On the trail of Spanish colonial art and artists
Summer is New Mexico’s busiest season, but cooler weather and arts events stretch the prime visiting time well into fall. The destinations listed below are easy to reach from either Santa Fe or Taos. For more information on lodging and restaurants, contact the Santa Fe Convention & Visitors Bureau (800/777-2489 or www.santafe.org) or Taos County Chamber of Commerce (505/758-3873 or www.taoschamber.com).
High Road to Taos Art Tour. Self-guided tour and open houses in villages between Santa Fe and Taos. Sep 21-22 and 28-29. For a map and brochure, call (866) 804-5702 or visit www.highroadnewmexico.com.
Spanish Market. Among the biggest events in Santa Fe, a summer and a winter market hosted by the Spanish Colonial Arts Society feature 250 artists, including santeros, tinsmiths, potters, and weavers. Summer market takes place July 27-28 on the main plaza; winter market is December 7-8 at the Sweeney Convention Center. (505) 982-2226 or www.spanishmarket.org.
Driving the High Road. Many artists on the High Road to Taos (State 76) have showrooms or galleries open to the public on a limited basis. “The High Road to Taos Arts Guide” (available at shops or from the Art Tour number above) provides a good list.
Look for signs placed by the highway, especially around Cordova, for unfinished wood carvings (two of the finest carvers are sisters Gloria López Córdova and Sabinita López Ortiz) and around Chimayo for weavings.
Castillo Gallery. Wood carvings by santero Terry Enseñat Mulert, with contemporary paintings by Paula Castillo. Off High Road to Taos, 1 mile into village of Cordova, at 181 Main Rd.; (505) 351-4067.
Cordovas Handweaving Workshop. Longtime weaving shop is a good stop for rugs. Closed Sun. On County Road 75 in Truchas; (505) 689-2437.
Good Hands Gallery. Contemporary and traditional works. Closed Sun. 700 Paseo de Peralta, Santa Fe; (888) 982-0510.
Owings-Dewey Fine Art. Represents Luis Eligio Tapia and his son, Sergio. Closed Sun. 76 E. San Francisco St., Santa Fe; (505) 982-6244.
Church of San Jose de Garcia. Fine example of Spanish colonial architecture from 1760 is notable for its reredos. Sporadic hours; ask at the store across the road to see if the church can be opened. Off State 76 in Las Trampas.
Cristo Rey Catholic Church. The 1940 church is distinguished for its impressive Spanish colonial art, including an 18th-century reredos. At the corner of Canyon Rd. and Cristo Rey St. in Santa Fe; (505) 983-8528.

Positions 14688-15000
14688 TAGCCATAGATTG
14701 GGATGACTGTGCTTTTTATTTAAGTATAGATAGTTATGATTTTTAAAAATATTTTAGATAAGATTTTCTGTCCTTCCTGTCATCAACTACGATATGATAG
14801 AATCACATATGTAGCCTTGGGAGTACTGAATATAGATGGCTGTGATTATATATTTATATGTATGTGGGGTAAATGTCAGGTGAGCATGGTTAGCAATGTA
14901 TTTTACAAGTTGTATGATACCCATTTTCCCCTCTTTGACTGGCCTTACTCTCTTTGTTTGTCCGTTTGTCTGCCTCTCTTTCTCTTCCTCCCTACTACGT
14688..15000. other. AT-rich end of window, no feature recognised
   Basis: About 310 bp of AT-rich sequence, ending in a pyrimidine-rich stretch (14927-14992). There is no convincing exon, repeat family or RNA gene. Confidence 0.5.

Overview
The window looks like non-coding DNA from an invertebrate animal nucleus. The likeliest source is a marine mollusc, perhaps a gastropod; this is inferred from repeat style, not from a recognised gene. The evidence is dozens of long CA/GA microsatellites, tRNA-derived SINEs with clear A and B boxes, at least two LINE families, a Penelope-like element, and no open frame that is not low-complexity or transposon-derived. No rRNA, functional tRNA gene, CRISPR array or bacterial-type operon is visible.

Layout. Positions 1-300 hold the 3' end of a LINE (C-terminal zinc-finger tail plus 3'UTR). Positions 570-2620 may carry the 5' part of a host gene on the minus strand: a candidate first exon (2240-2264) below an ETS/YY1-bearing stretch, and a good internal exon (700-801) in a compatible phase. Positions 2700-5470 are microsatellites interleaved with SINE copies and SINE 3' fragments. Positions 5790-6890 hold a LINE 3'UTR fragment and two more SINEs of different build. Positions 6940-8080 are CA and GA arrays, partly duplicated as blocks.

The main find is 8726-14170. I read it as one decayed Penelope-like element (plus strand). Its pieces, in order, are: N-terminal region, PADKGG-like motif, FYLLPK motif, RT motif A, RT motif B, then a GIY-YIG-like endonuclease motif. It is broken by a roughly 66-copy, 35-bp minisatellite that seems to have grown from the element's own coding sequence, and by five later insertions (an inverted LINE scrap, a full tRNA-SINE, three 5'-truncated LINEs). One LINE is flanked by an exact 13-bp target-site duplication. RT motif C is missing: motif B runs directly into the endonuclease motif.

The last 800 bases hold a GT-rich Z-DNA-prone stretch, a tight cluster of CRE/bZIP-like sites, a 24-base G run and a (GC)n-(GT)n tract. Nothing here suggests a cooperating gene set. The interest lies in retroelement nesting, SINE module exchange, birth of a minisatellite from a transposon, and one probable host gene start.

El Santuario de Chimayo. In addition to its holy dirt (said to have curative powers), this early-19th-century church has a fine reredos. Off State 76 in Chimayo; (505) 351-4889.
San Francisco de Asis Church. An icon of 20th-century art, thanks to Georgia O’Keeffe and Ansel Adams, the early-1800s church is filled with Spanish colonial art, some restored by Luis Eligio Tapia. 4 miles south of Taos on State 68 in Rancho de Taos; (505) 758-2754.
Santa Fe’s new museum
The Museum of Spanish Colonial Art―a longtime dream of the venerable 75-year-old Spanish Colonial Arts Society―examines the cultural influence of Spain throughout its one-time empire. While the art of New Mexico shares many traits with works from other Spanish colonies, Stuart Ashman, the museum’s executive director, says that it has its own distinctive character.
“In Mexico and Guatemala, there was more hybridization,” he says. “But New Mexico was so isolated that there was a direct transmission of the art and culture and memory of Spain. New Mexico was an outpost, so an artist here would be taught by a grandparent who had learned in Spain. The tradition was passed directly from one generation to another.”
The museum’s 3,400 square feet of exhibit space is housed in a restored 1930 pueblo revival-style building. Drawing from a 3,000-piece collection, exhibits include works from the Philippines, Mexico, Central America, and South America. And to provide a better understanding of the art’s origins, Ashman says some works will illuminate the Islamic influence on Spanish art.
INFO: 10-5 daily; $6, free ages 16 and under. 750 Camino Lejo; (505) 982-2226 or www.spanishcolonial.org.